Saab Story: GM Unit Files For Bankruptcy
JACKI LYDEN, host:
The allegations against Robert Allen Stanford were the capper on another rough economic week here in the states. And it was especially rough in Detroit, where General Motors announced a restructuring plan that could mean ditching its Saturn, Hummer and Saab brands.
Friday, Saab filed for bankruptcy protection. That struck a note with me. Before G.M. took over, I drove a Saab. It was sleek and curvy, sophisticated and Swedish. A friend told me that so many women loved the Saab, it should come with high heels, earrings and perfume.
I used to take mine to Stan the Saab dealer whenever it had a problem.
To get an international look at the G.M.-Saab divorce proceedings, we got in touch with Dan Stevens. He is news editor for Autocar, the world's oldest car magazine. I asked him to tell us a little bit about Saab's history, and why G.M. was interested in this Swedish car company to begin with.
Mr. DAN STEVENS (News Editor, Autocar): Well, the first car was kind of thought about just before the Second World War, and they started to build the cars just after. And they were very successful for some time. They built very interesting, different cars that had a lot of technology in them, very clever cars with quite a lot of cache.
I mean, as you said, you had one, and people loved it, didn't they? And I think General Motors thought they could do with a luxury European car market because Cadillac's never been very successful here. And I think they thought they could build themselves an Audi or a Mercedes by buying Saab. So that's why they got involved with it.
LYDEN: In 2000, they tried to control the whole company. So they were clearly still interested then.
Mr. STEVENS: Well, back in 2000, I think they probably thought it had more hope. And, of course, we weren't in the middle of this horrendous economic downturn, which has hit car sales very badly. And I think they just thought it had a brighter future or at least, they could do more with it. But to be honest, General Motors has neglected Saab quite badly.
It hasn't provided the input and the money it's needed to produce new models. And I think there may have been a bit of a culture clash, too, between the management in Detroit and the management in Trollhattan in Sweden.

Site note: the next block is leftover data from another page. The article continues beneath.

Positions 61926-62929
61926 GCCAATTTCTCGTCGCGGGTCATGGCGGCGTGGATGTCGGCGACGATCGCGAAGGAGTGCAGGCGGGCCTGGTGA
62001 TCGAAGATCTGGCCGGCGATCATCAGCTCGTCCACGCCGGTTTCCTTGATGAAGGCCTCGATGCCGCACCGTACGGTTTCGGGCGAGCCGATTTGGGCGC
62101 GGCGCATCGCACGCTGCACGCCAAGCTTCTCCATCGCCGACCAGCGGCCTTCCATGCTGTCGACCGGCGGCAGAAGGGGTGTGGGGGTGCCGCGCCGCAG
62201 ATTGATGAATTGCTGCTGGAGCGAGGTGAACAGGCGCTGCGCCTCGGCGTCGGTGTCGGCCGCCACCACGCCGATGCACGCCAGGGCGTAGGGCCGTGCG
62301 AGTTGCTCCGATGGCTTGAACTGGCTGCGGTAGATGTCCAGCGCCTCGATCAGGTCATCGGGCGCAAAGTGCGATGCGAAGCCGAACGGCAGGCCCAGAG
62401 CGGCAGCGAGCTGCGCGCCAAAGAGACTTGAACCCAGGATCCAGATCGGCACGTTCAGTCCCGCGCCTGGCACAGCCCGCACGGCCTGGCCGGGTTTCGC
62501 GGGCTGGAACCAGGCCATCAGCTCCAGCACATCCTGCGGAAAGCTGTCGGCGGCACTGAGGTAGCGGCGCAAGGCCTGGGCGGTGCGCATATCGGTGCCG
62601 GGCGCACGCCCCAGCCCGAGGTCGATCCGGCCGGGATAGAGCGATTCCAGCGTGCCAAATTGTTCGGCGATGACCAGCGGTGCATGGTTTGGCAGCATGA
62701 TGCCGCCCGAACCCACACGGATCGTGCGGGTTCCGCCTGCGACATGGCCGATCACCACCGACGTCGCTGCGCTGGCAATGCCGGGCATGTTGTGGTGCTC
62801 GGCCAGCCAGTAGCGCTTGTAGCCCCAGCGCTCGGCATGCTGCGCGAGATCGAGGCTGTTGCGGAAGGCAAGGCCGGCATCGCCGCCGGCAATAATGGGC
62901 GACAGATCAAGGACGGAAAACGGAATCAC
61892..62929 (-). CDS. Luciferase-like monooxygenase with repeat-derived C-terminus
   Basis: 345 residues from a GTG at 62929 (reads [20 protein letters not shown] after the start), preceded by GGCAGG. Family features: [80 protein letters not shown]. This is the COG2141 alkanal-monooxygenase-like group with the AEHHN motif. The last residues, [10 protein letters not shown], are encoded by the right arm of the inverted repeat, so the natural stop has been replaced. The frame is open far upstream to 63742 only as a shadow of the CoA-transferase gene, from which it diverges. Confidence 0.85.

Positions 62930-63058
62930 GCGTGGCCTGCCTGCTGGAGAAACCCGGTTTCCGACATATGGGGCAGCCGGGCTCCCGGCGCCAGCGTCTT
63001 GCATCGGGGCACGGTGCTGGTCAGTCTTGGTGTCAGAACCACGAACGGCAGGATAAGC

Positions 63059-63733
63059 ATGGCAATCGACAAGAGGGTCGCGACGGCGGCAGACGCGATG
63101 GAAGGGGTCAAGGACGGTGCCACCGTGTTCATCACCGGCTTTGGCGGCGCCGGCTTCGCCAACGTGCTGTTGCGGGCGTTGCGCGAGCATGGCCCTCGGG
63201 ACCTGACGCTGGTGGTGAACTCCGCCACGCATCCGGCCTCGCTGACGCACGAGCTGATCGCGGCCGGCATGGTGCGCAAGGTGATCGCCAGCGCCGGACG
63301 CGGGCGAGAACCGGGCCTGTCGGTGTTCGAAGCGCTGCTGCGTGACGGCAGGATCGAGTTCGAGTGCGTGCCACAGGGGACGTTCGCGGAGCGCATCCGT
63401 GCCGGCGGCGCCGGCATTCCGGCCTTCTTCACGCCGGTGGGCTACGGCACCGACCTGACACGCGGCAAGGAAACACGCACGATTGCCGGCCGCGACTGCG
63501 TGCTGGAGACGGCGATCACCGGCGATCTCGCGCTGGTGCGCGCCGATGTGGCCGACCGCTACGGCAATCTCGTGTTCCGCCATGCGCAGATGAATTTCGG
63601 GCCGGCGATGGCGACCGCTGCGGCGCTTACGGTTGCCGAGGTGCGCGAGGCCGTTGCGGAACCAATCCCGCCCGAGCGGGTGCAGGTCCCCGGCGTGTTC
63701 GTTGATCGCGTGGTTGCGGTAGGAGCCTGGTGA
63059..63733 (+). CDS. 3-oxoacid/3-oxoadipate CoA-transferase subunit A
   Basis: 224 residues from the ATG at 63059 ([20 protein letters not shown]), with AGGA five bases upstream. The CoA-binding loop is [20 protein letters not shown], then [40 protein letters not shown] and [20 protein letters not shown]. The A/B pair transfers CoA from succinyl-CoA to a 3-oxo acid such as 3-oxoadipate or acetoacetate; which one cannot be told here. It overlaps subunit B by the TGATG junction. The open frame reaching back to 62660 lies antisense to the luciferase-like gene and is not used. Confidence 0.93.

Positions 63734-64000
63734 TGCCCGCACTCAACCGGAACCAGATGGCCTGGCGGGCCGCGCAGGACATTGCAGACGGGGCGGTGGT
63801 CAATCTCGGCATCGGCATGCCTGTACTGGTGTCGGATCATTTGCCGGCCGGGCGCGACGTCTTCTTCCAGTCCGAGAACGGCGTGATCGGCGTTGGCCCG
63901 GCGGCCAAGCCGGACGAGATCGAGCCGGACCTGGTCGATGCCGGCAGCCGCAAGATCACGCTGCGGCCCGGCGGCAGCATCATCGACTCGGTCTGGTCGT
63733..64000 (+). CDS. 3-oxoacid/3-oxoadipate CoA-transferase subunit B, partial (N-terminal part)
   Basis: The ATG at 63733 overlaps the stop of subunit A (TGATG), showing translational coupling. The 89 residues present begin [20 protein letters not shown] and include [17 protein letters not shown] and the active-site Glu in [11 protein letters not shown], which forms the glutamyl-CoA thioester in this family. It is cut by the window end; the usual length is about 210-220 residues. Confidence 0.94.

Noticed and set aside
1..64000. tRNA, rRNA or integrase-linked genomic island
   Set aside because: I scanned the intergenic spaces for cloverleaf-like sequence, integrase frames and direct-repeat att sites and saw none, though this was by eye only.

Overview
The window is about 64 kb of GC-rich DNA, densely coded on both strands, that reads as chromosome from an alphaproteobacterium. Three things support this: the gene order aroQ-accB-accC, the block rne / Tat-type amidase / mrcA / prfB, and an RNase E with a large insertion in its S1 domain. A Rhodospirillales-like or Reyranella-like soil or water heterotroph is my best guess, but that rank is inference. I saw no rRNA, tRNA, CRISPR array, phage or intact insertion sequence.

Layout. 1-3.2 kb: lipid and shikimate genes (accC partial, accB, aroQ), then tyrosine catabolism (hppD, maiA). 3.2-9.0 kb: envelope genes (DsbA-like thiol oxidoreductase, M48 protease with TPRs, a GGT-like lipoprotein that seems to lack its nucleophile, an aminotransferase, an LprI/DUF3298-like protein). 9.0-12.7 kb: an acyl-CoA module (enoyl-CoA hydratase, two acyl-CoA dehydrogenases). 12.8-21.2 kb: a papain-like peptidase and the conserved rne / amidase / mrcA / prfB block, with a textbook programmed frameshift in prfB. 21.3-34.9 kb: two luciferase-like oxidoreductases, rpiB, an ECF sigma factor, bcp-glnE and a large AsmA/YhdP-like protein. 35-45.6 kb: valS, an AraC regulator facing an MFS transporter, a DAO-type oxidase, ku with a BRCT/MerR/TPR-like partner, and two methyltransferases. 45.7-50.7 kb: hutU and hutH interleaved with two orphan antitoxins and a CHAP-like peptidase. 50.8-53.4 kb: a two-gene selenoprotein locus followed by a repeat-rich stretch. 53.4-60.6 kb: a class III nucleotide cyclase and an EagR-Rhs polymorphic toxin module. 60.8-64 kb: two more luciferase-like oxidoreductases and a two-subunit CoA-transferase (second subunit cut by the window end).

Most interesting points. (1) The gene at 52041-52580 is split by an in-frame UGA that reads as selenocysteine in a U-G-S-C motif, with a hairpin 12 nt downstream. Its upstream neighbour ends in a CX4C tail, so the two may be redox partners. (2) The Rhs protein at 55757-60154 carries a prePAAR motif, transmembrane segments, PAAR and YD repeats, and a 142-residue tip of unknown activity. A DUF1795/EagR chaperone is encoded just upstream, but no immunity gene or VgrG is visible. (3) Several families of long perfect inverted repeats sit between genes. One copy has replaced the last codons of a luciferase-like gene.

LYDEN: What's been the reaction in Sweden to the news that Saab wants out by 2010?
Mr. STEVENS: The Swedish public would probably like Saab to be independent and free from General Motors' control. But there is no public backing for the government bailing them out. And the Swedish government have said, no, we won't do it. And various newspapers have carried editorial opinion in the past few days that says they're correct in saying that and the taxpayers' money should not be spent on a car company and on clearing up after General Motors. So I think they'd like to survive, but they don't want their money being put into it.
LYDEN: I would have thought there might have been - and it may be my own attachment - an emotional heritage for the Swedes here. I mean, the design did come from their own jets.
Mr. STEVENS: Absolutely. Yeah. And I mean, the Saab is a very Swedish thing. It's like a Volvo. It's typically Swedish. It was for a very long time. People still think of them as being very Swedish. And, you know, Scandy design's cool.
People like Scandy design. They like Swedish things. They like IKEA. They like high-end stuff. But when it comes to spending a huge amount of money on developing new cars - and we're talking $10 billion, $20 billion to produce a new car, and then there's no guarantee that it's going to sell when you've done it. So it's such a risk that - I hate to say it, but there is a chance that Saab could just disappear.
LYDEN: We'd only see it in car museums and collector shows?
Mr. STEVENS: Yeah, as sad as that is. And it does happen. Car companies do go under. And Saab is in a very difficult position at the moment. And if it doesn't go in the next year, it could go in the next two to three years. It's going to need a lot of money and a very committed backer to make it work.
LYDEN: Dan Stevens is the news editor for Autocar magazine.
Thanks for joining us.
Mr. STEVENS: See you later.
LYDEN: Bye now.
Mr. STEVENS: Bye-bye.
NPR transcripts are created on a rush deadline by a contractor for NPR, and accuracy and availability may vary. This text may not be in its final form and may be updated or revised in the future. Please be aware that the authoritative record of NPR’s programming is the audio.